The  standard  input  shall  be used only if no file operands are specified. See the INPUT
       FILES section.

       If the -b option is specified, the input files shall be text files except that  the  lines
       are  not  limited  to  {LINE_MAX}  bytes in length. If the -b option is not specified, the
       input files shall be text files.

       The following environment variables shall affect the execution of fold:

       LANG   Provide a default value for the internationalization variables that  are	unset  or
	      null. (See the Base Definitions volume of IEEE Std 1003.1-2001, Section 8.2, Inter-
	      nationalization Variables for the precedence of internationalization variables used
	      to determine the values of locale categories.)

       LC_ALL If  set  to a non-empty string value, override the values of all the other interna-
	      tionalization variables.

	      Determine the locale for the interpretation of sequences of bytes of text  data  as
	      characters  (for	example, single-byte as opposed to multi-byte characters in argu-
	      ments and input files), and for the determination of the width in column	positions
	      each character would occupy on a constant-width font output device.

	      Determine the locale that should be used to affect the format and contents of diag-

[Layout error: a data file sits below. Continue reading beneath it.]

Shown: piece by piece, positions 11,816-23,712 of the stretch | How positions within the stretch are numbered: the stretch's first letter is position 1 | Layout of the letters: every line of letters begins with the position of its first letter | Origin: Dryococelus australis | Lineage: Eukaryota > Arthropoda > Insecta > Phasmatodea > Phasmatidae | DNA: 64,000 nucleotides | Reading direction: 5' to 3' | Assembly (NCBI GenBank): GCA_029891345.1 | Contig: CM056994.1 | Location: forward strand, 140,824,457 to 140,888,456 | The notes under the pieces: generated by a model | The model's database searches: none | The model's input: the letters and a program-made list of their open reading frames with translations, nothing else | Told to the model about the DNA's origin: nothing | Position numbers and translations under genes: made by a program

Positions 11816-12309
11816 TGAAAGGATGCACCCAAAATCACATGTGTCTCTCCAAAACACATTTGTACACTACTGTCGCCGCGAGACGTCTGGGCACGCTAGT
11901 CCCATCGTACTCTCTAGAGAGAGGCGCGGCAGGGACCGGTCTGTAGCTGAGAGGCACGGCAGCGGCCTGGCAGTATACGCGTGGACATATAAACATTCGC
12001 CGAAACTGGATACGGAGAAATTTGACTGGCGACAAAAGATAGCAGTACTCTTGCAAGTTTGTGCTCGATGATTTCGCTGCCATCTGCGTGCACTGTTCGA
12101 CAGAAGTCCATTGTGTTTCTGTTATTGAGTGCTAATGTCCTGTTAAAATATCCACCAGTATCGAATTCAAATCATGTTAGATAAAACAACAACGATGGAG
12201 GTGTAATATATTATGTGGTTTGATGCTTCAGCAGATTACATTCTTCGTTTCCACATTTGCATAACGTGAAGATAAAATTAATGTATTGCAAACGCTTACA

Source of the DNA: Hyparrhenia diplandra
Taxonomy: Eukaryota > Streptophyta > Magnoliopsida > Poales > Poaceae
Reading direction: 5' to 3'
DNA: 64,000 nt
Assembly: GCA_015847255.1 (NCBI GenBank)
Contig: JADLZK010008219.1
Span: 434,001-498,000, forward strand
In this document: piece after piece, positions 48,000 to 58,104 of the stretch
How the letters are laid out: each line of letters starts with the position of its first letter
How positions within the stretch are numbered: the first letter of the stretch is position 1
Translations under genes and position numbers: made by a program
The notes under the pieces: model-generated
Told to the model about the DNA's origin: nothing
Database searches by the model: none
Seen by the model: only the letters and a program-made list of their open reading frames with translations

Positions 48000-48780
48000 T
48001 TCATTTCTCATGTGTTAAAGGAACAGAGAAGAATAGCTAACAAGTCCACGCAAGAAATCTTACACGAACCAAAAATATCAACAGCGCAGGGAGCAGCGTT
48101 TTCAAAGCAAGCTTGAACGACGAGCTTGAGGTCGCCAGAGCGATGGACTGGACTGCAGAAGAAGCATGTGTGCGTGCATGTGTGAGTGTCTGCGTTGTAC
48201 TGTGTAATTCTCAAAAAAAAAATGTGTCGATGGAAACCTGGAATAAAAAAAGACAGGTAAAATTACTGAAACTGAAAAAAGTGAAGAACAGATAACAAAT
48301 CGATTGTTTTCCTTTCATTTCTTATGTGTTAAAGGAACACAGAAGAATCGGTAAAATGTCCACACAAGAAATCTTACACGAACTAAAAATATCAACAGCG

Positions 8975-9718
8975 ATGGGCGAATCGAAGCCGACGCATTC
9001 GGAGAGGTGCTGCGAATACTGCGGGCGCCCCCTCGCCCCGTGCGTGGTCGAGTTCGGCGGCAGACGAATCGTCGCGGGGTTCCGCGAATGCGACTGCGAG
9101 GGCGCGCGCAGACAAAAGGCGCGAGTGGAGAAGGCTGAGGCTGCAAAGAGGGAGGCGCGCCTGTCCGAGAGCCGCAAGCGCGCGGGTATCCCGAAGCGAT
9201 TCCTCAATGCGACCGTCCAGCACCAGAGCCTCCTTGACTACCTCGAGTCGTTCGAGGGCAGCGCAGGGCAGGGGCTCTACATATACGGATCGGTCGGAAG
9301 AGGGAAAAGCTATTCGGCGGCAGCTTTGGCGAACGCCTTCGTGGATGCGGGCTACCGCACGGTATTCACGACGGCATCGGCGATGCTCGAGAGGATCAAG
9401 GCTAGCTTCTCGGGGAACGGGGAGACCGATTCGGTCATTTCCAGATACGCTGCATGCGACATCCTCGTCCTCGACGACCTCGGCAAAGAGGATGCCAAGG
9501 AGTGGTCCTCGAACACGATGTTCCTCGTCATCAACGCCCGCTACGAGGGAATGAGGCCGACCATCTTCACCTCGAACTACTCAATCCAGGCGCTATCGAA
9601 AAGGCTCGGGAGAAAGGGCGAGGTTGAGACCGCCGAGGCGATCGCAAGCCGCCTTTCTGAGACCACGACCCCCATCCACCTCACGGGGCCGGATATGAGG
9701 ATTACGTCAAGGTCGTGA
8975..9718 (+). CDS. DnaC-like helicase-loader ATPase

nostic messages written to standard error.

	      Determine the location of message catalogs for the processing of LC_MESSAGES .


       The standard output shall be a file containing a sequence of characters whose order  shall
       be preserved from the input files, possibly with inserted <newline>s.

       The standard error shall be used only for diagnostic messages.



       The following exit values shall be returned:

	0     All input files were processed successfully.

       >0     An error occurred.


       The following sections are informative.

       The  cut  and  fold utilities can be used to create text files out of files with arbitrary
       line lengths. The cut utility should be used when the number of lines (or  records)  needs
       to  remain  constant. The fold utility should be used when the contents of long lines need
       to be kept contiguous.

       The fold utility is frequently used to send text files to printers that	truncate,  rather
       than  fold,  lines wider than the printer is able to print (usually 80 or 132 column posi-

       An example invocation that submits a file of possibly long lines to the printer (under the
       assumption that the user knows the line width of the printer to be assigned by lp):

	      fold -w 132 bigfile | lp